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Trypanosoma cruzi: Do different sylvatic strains trigger distinct immune responses?

by Leony Cristina Caetano, José Clóvis do Prado, Miriam Paula Alonso Toldo, Ana Amélia Carraro Abrahão
Experimental Parasitology ()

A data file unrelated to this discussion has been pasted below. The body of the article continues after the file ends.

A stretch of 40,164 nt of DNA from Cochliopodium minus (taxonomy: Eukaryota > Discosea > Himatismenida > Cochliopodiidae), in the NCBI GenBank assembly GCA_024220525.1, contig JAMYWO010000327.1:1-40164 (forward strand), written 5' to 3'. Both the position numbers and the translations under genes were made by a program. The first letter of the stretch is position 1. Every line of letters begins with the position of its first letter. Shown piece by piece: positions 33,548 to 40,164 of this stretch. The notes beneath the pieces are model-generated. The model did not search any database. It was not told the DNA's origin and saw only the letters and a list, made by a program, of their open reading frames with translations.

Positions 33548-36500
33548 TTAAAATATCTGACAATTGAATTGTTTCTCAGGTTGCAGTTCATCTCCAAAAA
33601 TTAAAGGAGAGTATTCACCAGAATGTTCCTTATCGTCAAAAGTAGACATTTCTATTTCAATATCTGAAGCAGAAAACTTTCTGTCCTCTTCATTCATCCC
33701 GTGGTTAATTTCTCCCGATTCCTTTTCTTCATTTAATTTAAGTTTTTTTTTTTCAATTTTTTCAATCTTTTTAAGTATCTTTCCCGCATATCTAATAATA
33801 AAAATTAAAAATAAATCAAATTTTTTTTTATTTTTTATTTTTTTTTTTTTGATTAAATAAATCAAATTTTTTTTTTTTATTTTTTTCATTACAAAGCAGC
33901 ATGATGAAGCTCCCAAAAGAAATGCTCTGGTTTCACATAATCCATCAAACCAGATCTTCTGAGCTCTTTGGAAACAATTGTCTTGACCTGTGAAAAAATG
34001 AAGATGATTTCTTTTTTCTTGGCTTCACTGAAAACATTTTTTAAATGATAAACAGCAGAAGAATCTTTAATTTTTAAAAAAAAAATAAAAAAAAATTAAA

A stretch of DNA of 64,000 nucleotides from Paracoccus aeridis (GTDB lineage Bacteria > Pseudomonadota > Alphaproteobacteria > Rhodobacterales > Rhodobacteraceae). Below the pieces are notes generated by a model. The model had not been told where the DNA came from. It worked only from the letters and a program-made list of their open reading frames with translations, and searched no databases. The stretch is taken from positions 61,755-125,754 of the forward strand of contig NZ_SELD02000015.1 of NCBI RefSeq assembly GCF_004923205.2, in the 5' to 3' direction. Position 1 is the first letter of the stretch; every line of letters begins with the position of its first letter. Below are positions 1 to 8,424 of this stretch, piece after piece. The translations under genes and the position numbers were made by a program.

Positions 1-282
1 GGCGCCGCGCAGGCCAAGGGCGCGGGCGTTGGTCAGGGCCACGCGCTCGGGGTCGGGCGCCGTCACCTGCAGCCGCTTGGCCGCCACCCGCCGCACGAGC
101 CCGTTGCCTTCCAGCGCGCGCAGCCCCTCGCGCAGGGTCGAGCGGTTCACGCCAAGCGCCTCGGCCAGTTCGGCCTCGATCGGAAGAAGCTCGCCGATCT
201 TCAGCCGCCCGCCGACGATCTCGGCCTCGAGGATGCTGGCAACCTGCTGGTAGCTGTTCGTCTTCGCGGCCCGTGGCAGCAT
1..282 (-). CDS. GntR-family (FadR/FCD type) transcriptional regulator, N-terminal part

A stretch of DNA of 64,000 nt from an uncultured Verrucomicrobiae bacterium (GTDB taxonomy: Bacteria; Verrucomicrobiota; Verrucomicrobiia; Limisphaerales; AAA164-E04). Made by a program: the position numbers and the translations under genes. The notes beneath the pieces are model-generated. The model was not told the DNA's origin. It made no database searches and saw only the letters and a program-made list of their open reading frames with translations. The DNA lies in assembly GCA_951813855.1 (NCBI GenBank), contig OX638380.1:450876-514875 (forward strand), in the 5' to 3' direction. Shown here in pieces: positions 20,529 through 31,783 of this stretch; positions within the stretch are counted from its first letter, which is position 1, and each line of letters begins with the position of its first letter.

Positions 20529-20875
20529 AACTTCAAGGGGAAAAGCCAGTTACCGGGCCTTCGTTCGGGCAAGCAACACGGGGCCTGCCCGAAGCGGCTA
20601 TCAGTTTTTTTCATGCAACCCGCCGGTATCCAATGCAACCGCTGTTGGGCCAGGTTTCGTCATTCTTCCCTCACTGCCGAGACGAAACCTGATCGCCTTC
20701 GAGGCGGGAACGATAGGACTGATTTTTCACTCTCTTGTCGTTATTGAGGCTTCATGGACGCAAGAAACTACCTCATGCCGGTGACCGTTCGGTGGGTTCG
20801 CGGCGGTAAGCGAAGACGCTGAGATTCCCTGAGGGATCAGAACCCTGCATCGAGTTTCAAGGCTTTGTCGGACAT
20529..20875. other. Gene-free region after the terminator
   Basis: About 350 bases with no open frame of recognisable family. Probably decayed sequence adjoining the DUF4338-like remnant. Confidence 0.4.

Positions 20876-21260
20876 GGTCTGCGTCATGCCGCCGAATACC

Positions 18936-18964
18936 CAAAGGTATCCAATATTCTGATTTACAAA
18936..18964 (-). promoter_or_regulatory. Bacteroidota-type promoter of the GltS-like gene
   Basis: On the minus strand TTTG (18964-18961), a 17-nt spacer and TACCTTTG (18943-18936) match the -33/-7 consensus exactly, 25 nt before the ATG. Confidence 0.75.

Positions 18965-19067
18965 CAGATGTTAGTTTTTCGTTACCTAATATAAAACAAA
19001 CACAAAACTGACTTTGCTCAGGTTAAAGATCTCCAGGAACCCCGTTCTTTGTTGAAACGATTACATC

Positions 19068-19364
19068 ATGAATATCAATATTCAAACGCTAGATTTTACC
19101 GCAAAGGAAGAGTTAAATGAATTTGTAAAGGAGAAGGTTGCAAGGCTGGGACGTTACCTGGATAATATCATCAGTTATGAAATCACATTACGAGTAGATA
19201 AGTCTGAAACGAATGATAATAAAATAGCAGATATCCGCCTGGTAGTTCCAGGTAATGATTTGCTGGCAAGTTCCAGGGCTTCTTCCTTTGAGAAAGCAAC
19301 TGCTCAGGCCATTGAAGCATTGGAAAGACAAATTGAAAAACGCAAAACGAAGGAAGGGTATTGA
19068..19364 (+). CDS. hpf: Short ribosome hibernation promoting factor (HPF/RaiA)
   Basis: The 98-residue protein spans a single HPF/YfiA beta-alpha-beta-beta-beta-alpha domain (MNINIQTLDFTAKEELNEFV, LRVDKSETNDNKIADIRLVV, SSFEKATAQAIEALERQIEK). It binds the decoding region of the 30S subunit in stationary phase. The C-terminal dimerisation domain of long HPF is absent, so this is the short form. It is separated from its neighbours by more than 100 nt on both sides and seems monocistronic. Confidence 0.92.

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Strains of Trypanosoma cruzi are multiclonal populations that can be classified in groups or genotypes, differing in pathogenicity, virulence, and histotropism. In this experiment the distinct behavior of two strains of T. cruzi, MORC-1 and MORC-2, was documented. Blood parasitemia, spleen proliferation, nitric oxide, histopathology of the spleen and heart were used as tools to evaluate parasite persistence. Groups of male mice were separated and divided in three groups: Control (C), Infected (IM-1) and Infected (IM-2). The peak of parasitemia occurred on 10 days post infection for both strains. LPS stimulated animals, infected MORC-2 group displayed significant higher concentrations of NO when compared to infected MORC-1 group (P < 0.05). For ConA stimulated lymphoproliferation, infected MORC-1 group displayed higher proliferation index as compared to infected MORC-2 group. An opposite behavior for IL-4 and TNF-?? was observed according to the strain. For MORC-1 enhanced concentrations of IL-4 were present with concomitant reduced levels of TNF-??, while for MORC-2 enhanced concentrations of TNF-?? and reduced levels of IL-4 were found. The histopathology of heart and spleen showed important differences in which MORC-1 displayed statistically enhanced number of amastigote in the heart and spleen as compared to MORC-2. Concluding, each strain triggered a distinct immune response with enhanced cytokine TH-1 profile for MORC-2 and TH-2 for MORC-1. ?? 2009 Elsevier Inc. All rights reserved.

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